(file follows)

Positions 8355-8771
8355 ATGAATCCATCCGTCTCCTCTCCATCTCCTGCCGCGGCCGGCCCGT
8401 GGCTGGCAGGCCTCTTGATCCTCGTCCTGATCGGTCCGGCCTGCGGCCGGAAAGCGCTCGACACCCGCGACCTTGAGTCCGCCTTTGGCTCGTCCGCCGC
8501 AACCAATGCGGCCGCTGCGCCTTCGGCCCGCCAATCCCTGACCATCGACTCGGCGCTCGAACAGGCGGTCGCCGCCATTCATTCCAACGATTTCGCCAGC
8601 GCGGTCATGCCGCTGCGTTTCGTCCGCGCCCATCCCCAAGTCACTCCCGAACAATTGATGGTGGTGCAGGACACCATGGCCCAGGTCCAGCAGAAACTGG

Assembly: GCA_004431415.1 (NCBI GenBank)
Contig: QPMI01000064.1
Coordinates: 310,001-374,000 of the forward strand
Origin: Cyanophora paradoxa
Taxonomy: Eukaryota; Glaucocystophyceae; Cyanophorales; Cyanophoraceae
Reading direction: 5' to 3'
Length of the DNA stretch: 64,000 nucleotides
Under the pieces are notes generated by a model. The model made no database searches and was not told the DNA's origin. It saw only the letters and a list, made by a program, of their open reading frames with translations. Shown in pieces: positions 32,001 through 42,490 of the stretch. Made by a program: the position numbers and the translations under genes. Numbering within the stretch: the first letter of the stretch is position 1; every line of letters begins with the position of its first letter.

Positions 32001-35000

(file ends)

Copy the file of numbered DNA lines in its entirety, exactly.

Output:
Positions 8355-8771
8355 ATGAATCCATCCGTCTCCTCTCCATCTCCTGCCGCGGCCGGCCCGT
8401 GGCTGGCAGGCCTCTTGATCCTCGTCCTGATCGGTCCGGCCTGCGGCCGGAAAGCGCTCGACACCCGCGACCTTGAGTCCGCCTTTGGCTCGTCCGCCGC
8501 AACCAATGCGGCCGCTGCGCCTTCGGCCCGCCAATCCCTGACCATCGACTCGGCGCTCGAACAGGCGGTCGCCGCCATTCATTCCAACGATTTCGCCAGC
8601 GCGGTCATGCCGCTGCGTTTCGTCCGCGCCCATCCCCAAGTCACTCCCGAACAATTGATGGTGGTGCAGGACACCATGGCCCAGGTCCAGCAGAAACTGG

Assembly: GCA_004431415.1 (NCBI GenBank)
Contig: QPMI01000064.1
Coordinates: 310,001-374,000 of the forward strand
Origin: Cyanophora paradoxa
Taxonomy: Eukaryota; Glaucocystophyceae; Cyanophorales; Cyanophoraceae
Reading direction: 5' to 3'
Length of the DNA stretch: 64,000 nucleotides
Under the pieces are notes generated by a model. The model made no database searches and was not told the DNA's origin. It saw only the letters and a list, made by a program, of their open reading frames with translations. Shown in pieces: positions 32,001 through 42,490 of the stretch. Made by a program: the position numbers and the translations under genes. Numbering within the stretch: the first letter of the stretch is position 1; every line of letters begins with the position of its first letter.

Positions 32001-35000